Several members of the Warwick community have been recognised by the international Sixteenth Century Society this month for their outstanding publications that showcase Warwickshire’s rich cultural heritage.
Dr Elizabeth Goldring, an Associate Fellow of the Centre for the Study of the Renaissance, was awarded the 2015 Roland H. Bainton Book Prize for Art History for Robert Dudley, Earl of Leicester, and the World of Elizabethan Art: Painting and Patronage at the Court of Elizabeth I (Yale University Press, 2014). This cultural biography of Queen Elizabeth I’s favourite – and Kenilworth Castle’s most notorious resident – has been hailed by critics as ‘a model of scholarship’ (Choice), ‘a delightful read’ (Journal of British Studies), and ‘the finest case study of an Elizabethan patron of the visual arts which we have’ (Journal of the Northern Renaissance).
The product of more than twenty years of archival research, Dr Goldring’s book reconstructs the extensive picture collection assembled by Dudley (but dispersed immediately after his death), in the process setting his patronage and collecting in the context of his political career and his romance with Queen Elizabeth. In its award citation, the Sixteenth Century Society praised Robert Dudley, Earl of Leicester, and the World of Elizabethan Art as ‘a game changer’, ‘a landmark publication’, and ‘a long overdue reconsideration of a key figure’.
In addition, Dr Goldring, Dr Faith Eales (formerly an Associate Fellow, Centre for the Study of the Renaissance), Professor Elizabeth Clarke (English), and Dr Jayne Elisabeth Archer (formerly an Associate Fellow, Centre for the Study of the Renaissance) were jointly awarded the Roland H. Bainton Book Prize for Reference for their work as General Editors of John Nichols’s The Progresses and Public Processions of Queen Elizabeth I: A New Edition of the Early Modern Sources (Oxford University Press, 2014). This five-volume edition of seminal texts relating to Elizabethan pageantry sheds new light on several episodes in the history of sixteenth-century Warwickshire, including Queen Elizabeth’s visit to Warwick in 1572 and her visits to Kenilworth Castle in 1566, 1568, 1572, and (most famously) 1575, on which occasion she spent nearly three weeks at the castle for what has sometimes been described as the most lavish party mounted in sixteenth-century England.
These volumes are the primary output of the Warwick-based John Nichols Research Project, to which more than forty scholars (many of them trained at, or based at, Warwick) contributed as section editors and translators. The work has been praised by critics as ‘an outstanding edition’ (English Historical Review) and an ‘astounding scholarly accomplishment’ (Renaissance Quarterly). In its award citation, the Sixteenth Century Society described the new edition of Nichols’s Progresses as ‘a treasure trove that is sure to delight, not only British historians, but any early modernist with an interest in politics, ritual, or social history’.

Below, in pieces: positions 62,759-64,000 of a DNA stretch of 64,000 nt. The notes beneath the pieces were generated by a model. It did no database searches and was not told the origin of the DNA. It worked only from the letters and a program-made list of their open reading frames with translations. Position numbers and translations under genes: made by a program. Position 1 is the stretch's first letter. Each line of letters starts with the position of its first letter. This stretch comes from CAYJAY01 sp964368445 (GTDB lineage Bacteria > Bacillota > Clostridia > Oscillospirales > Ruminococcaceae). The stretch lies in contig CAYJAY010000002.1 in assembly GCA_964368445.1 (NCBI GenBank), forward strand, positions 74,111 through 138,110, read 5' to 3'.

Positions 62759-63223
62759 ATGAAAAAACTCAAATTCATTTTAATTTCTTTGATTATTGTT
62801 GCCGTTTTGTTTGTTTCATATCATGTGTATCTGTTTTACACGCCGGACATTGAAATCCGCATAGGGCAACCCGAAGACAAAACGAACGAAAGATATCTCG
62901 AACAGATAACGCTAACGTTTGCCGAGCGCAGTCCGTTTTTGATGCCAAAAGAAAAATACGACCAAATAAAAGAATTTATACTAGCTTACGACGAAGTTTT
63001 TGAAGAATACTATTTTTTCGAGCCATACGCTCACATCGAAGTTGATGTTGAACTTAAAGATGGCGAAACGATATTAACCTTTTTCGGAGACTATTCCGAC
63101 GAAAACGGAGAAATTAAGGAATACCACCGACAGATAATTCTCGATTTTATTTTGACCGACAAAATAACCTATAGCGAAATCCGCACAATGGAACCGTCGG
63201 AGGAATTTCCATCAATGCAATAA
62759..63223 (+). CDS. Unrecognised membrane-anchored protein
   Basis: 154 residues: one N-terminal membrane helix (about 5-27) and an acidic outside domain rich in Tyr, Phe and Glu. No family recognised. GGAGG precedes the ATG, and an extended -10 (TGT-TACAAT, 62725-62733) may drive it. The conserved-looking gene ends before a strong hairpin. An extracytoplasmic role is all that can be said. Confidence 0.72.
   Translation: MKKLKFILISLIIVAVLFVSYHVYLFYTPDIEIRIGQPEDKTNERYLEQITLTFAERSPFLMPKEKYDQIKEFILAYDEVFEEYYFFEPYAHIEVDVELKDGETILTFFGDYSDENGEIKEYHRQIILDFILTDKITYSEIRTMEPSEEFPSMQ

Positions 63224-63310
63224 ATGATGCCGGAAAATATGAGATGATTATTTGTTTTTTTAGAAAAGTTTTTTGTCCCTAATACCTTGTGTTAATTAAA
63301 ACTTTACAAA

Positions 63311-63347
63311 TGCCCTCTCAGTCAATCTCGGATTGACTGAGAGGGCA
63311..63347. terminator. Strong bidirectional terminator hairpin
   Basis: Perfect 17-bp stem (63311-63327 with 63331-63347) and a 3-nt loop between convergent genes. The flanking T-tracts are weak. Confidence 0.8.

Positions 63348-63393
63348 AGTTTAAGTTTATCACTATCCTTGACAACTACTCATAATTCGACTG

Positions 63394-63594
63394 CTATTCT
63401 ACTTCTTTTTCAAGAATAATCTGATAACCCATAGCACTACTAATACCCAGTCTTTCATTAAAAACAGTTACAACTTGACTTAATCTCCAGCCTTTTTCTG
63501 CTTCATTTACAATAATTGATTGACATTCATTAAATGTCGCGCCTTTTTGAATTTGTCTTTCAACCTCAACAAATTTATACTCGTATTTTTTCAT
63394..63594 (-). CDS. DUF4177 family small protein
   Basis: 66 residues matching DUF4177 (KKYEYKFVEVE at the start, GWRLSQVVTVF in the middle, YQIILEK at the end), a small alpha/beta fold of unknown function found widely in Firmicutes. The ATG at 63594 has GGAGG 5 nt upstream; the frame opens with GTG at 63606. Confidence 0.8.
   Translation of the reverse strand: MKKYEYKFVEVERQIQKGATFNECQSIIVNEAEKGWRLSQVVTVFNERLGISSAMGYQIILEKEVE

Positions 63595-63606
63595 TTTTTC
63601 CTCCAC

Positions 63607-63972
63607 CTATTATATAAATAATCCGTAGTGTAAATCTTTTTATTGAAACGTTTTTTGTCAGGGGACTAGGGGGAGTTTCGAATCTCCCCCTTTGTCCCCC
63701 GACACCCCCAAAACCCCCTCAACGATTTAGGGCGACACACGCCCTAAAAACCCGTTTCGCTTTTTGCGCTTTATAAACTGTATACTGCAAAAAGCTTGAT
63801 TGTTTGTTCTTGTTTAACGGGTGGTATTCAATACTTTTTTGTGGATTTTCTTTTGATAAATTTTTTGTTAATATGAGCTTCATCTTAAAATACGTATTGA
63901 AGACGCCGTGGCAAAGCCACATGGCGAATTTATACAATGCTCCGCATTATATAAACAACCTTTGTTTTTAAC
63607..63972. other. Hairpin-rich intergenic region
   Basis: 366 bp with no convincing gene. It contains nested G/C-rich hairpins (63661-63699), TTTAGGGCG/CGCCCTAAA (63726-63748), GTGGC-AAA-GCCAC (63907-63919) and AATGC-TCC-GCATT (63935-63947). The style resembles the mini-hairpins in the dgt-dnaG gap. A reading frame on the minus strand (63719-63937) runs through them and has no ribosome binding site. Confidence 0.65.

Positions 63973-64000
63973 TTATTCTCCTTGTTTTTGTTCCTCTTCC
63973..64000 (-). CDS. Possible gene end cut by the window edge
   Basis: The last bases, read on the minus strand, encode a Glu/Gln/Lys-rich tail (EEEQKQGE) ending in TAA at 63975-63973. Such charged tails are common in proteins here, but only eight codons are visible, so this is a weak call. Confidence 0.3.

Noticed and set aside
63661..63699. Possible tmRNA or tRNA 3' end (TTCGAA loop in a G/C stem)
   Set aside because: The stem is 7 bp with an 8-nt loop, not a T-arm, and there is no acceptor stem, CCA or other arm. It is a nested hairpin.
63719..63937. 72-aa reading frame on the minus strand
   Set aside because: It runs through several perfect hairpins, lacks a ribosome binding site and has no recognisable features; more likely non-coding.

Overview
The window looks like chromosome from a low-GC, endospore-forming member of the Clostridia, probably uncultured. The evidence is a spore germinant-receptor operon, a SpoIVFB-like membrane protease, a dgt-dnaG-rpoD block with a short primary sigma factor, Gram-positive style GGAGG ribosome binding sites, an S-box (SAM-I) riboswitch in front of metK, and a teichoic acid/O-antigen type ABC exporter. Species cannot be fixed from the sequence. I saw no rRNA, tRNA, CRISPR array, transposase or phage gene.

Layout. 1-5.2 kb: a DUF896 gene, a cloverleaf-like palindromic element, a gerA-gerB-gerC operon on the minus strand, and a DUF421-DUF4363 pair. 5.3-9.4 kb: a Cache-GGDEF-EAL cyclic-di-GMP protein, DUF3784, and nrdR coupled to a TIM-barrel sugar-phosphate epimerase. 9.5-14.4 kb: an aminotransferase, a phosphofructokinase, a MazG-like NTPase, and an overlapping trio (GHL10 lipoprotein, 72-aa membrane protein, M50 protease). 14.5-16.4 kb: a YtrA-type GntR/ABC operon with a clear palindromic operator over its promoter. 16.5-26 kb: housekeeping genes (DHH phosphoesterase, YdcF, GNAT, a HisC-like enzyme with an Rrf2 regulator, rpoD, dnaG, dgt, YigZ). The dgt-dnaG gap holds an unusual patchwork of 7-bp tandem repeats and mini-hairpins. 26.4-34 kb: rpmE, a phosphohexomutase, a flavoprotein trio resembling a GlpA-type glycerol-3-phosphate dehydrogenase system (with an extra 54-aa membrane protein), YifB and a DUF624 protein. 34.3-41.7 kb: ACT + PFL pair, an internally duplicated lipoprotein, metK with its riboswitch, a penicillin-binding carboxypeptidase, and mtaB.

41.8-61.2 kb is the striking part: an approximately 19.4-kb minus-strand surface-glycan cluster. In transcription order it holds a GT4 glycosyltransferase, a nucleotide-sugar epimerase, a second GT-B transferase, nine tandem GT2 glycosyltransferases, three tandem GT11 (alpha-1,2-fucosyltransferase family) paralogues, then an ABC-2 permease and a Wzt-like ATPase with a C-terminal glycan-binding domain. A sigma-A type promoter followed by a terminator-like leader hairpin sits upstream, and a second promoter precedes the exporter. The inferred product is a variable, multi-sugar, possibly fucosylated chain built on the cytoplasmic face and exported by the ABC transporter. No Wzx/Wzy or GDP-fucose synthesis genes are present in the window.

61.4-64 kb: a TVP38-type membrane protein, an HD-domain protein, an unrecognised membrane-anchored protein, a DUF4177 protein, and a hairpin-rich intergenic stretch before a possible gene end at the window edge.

Dr Elizabeth Goldring, Associate Fellow of the Centre for the Study of the Renaissance, said on receiving the prizes,
‘It is a tremendous honour to receive the Bainton Prize for Art History for Robert Dudley, Earl of Leicester, and the World of Elizabethan Art and to share the Bainton Prize for Reference for John Nichols’s The Progresses and Public Processions of Queen Elizabeth I with my fellow General Editors and, indeed, with the many scholars worldwide who contributed to this new edition of Nichols’s work. Both prizes speak to the University of Warwick’s long-standing strength in – and continuing commitment to – interdisciplinary scholarship, particularly in the realm of early modern studies. It is also gratifying that two publications in which the artistic achievements of sixteenth-century Warwickshire are celebrated should receive recognition by the international scholarly community.’
The Bainton Prizes, which recognise the best books written in English dealing with the period 1450-1660 (‘the long sixteenth century’), are awarded annually by the Sixteenth Century Society in four disciplinary categories: Literature; History/Theology; Art History/Music; and Reference. The selection criteria include: quality and originality of research; methodological skill and/or innovation; development of fresh and stimulating interpretations or insights; and literary quality.
The prizes are named in honour of one of the most distinguished historians of the twentieth century (and a great supporter of early modern studies): Roland H. Bainton, Titus Street Professor of Ecclesiastical History at Yale University for more than twenty-five years and the author of thirty-two books, including a celebrated biography of Martin Luther. The Bainton Prizes are formally announced each year during the Sixteenth Century Society’s annual conference, which this year took place in Vancouver, 22-25 October. Members of the Society hail from academic institutions around the world and are drawn from a wide variety of disciplines, including art history, history, history of science, literature, music history, philosophy, religious studies, and theology.
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